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I would like to know if there is preexisting metalanguage or a term to describe the following types of abbreviations often present in textese or SMS language:

  1. see → c,
  2. you → u,
  3. are → r,
  4. your → ur, etc.

The abbreviation involves a letter of the alphabet representing a word that is one of its homophones, e.g., 'see' /siː/ → 'c'/siː/, etc.

The term that I’m looking for would be analogous to “initialism” for “for your information” → FYI.

I have already done a fair amount of research and cannot find an answer; e.g., I looked at the Leet Wikipedia page prior to posting this question and the information there does not provide a clear enough answer.

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    en.wikipedia.org/wiki/Leet – michael.hor257k Aug 29 '18 at 12:53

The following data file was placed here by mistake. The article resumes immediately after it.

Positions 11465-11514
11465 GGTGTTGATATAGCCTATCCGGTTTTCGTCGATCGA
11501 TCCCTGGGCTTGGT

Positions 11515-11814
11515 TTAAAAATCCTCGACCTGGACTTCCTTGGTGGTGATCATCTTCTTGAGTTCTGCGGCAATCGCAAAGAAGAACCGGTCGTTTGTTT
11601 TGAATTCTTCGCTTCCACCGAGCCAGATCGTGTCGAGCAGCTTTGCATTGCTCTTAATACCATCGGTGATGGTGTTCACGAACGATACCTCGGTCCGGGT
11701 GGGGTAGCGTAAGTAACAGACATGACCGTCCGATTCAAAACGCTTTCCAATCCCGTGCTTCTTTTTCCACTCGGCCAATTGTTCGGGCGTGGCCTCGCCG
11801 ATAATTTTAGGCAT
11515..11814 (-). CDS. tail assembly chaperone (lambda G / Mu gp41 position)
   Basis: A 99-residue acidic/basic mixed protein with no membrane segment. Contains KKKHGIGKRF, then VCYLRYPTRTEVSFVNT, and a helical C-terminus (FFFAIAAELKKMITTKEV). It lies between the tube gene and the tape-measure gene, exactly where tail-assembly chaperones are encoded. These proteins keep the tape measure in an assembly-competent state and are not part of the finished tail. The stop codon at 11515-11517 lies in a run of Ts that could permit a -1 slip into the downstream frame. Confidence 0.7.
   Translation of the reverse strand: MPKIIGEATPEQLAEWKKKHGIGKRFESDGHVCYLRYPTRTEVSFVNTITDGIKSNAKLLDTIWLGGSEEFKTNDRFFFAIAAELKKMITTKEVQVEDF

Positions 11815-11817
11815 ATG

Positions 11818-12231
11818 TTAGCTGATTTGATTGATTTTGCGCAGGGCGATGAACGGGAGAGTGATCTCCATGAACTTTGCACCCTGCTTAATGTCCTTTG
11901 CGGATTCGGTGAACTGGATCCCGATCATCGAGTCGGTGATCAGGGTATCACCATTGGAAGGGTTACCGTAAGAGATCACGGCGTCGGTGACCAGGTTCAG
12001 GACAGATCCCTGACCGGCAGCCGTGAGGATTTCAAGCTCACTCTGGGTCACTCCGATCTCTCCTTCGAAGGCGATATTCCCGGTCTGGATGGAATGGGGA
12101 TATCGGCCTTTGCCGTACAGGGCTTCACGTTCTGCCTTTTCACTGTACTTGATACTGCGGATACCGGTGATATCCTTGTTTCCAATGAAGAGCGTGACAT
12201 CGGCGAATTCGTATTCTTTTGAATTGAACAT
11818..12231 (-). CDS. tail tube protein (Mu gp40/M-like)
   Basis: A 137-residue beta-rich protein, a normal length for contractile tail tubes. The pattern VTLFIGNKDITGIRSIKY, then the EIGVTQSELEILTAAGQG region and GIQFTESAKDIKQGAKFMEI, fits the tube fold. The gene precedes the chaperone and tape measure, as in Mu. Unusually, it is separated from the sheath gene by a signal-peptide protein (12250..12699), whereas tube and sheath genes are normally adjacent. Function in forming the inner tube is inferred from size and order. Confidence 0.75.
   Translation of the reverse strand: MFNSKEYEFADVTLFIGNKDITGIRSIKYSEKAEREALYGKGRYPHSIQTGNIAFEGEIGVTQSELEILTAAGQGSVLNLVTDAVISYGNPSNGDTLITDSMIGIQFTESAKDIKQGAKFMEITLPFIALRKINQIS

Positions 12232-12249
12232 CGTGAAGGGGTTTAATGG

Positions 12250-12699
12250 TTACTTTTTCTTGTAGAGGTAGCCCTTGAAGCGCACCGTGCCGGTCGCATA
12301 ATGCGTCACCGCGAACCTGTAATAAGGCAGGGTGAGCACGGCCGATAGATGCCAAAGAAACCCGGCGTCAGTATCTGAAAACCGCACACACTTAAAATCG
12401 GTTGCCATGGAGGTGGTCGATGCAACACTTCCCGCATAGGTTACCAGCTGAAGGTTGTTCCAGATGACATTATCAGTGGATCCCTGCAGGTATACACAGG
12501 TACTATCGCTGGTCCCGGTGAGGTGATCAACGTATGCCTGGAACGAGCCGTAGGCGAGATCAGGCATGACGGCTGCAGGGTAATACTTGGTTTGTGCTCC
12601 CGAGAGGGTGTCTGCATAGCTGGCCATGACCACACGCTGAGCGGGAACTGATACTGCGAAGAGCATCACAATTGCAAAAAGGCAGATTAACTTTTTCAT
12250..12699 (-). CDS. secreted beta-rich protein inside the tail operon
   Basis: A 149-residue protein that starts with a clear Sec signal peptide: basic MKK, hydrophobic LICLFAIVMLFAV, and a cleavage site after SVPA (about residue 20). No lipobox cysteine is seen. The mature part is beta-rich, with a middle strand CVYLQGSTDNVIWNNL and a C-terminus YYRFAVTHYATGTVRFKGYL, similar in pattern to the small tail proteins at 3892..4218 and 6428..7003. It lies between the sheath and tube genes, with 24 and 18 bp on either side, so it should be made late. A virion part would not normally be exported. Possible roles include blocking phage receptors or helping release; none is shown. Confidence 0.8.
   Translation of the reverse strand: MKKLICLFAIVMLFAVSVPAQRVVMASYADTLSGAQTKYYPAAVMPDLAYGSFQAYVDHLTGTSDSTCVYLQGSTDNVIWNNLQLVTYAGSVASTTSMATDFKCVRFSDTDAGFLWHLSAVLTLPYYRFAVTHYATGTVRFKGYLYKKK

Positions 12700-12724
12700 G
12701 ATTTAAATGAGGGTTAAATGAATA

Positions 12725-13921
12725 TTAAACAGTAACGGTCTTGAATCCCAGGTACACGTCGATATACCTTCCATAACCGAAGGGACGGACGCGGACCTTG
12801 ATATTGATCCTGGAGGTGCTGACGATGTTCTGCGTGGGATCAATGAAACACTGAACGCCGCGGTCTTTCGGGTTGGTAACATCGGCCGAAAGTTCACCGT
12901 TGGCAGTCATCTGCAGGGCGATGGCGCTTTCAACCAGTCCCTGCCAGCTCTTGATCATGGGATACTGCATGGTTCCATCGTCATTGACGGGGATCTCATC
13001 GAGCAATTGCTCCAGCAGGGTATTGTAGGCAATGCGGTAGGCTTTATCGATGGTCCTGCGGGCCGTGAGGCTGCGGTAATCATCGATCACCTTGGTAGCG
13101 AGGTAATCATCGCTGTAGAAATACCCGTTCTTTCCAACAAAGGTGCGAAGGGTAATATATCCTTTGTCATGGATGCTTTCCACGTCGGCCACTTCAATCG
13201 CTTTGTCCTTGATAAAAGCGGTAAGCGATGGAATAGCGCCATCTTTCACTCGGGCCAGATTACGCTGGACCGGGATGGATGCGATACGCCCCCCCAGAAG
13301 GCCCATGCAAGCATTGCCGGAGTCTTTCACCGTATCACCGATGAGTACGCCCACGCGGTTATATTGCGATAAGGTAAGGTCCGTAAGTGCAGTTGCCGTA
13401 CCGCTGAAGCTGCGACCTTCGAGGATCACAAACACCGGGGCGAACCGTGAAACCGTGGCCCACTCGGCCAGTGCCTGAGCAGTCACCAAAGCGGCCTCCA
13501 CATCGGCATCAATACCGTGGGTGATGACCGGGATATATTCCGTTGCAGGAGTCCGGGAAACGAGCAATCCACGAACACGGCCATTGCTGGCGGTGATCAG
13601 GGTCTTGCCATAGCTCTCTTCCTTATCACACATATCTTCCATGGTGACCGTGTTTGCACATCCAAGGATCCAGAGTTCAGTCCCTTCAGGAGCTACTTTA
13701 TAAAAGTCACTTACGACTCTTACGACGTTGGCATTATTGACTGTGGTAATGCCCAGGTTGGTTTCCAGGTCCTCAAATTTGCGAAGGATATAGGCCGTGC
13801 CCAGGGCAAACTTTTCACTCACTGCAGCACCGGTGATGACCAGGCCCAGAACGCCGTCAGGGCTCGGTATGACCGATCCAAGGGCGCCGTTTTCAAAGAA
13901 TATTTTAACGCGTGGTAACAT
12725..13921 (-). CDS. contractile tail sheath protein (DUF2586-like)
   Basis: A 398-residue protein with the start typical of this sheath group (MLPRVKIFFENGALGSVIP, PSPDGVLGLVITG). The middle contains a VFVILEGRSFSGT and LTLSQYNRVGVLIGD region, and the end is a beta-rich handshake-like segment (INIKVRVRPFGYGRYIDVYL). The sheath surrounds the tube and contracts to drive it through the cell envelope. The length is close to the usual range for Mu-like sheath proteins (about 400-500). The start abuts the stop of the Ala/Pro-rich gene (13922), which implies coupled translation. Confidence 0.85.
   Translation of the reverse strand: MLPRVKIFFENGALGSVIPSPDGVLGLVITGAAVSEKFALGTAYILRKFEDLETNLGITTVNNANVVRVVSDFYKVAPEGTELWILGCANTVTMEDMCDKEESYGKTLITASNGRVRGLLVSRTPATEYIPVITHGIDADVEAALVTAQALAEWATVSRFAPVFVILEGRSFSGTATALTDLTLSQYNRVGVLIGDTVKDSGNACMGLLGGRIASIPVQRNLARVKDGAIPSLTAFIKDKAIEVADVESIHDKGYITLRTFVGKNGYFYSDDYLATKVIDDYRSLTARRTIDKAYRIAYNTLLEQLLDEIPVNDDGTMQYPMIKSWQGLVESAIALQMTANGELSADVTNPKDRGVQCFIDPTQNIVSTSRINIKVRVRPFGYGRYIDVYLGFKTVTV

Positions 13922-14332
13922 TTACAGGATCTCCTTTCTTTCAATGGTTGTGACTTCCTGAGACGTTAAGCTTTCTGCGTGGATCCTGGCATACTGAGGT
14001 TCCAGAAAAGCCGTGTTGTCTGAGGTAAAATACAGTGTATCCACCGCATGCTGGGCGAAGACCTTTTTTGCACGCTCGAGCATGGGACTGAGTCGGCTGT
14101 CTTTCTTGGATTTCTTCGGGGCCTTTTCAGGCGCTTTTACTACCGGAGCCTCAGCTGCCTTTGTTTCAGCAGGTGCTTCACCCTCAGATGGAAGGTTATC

• I actually came across Origin and use of the abbreviation 'u' for ‘you’ recently. I'm not sure if it sufficiently addresses your own question—but it might help you add more clarification if it doesn't. (The question has less detail, but it is very specific in what it asks.) – Jason Bassford Sep 4 '18 at 0:57
  • That is an interesting question on this website but what I am REALLY looking for is some sort of metalanguage to define this specific type of abbreviation e.g. FYI - "for your information" is an initialism. – Cesco Sep 4 '18 at 1:00
  • Doesn’t that lead onto swampy ground like FYI and MAD, USA and NASA all being initialisms but not all acronyms? Does anything stop solo “U” or any single character being an acronym? How would you handle the different forms “UR” and, eg, “ID”? – Robbie Goodwin Sep 16 '18 at 18:07
  • An acronym, by definition, is a word or name formed as an abbreviation from the initial components in a phrase or a word. I don't think there would be any "swampy ground". If 'you' were to be abbreviated using this description, it would be y not u. – Cesco Sep 18 '18 at 1:44

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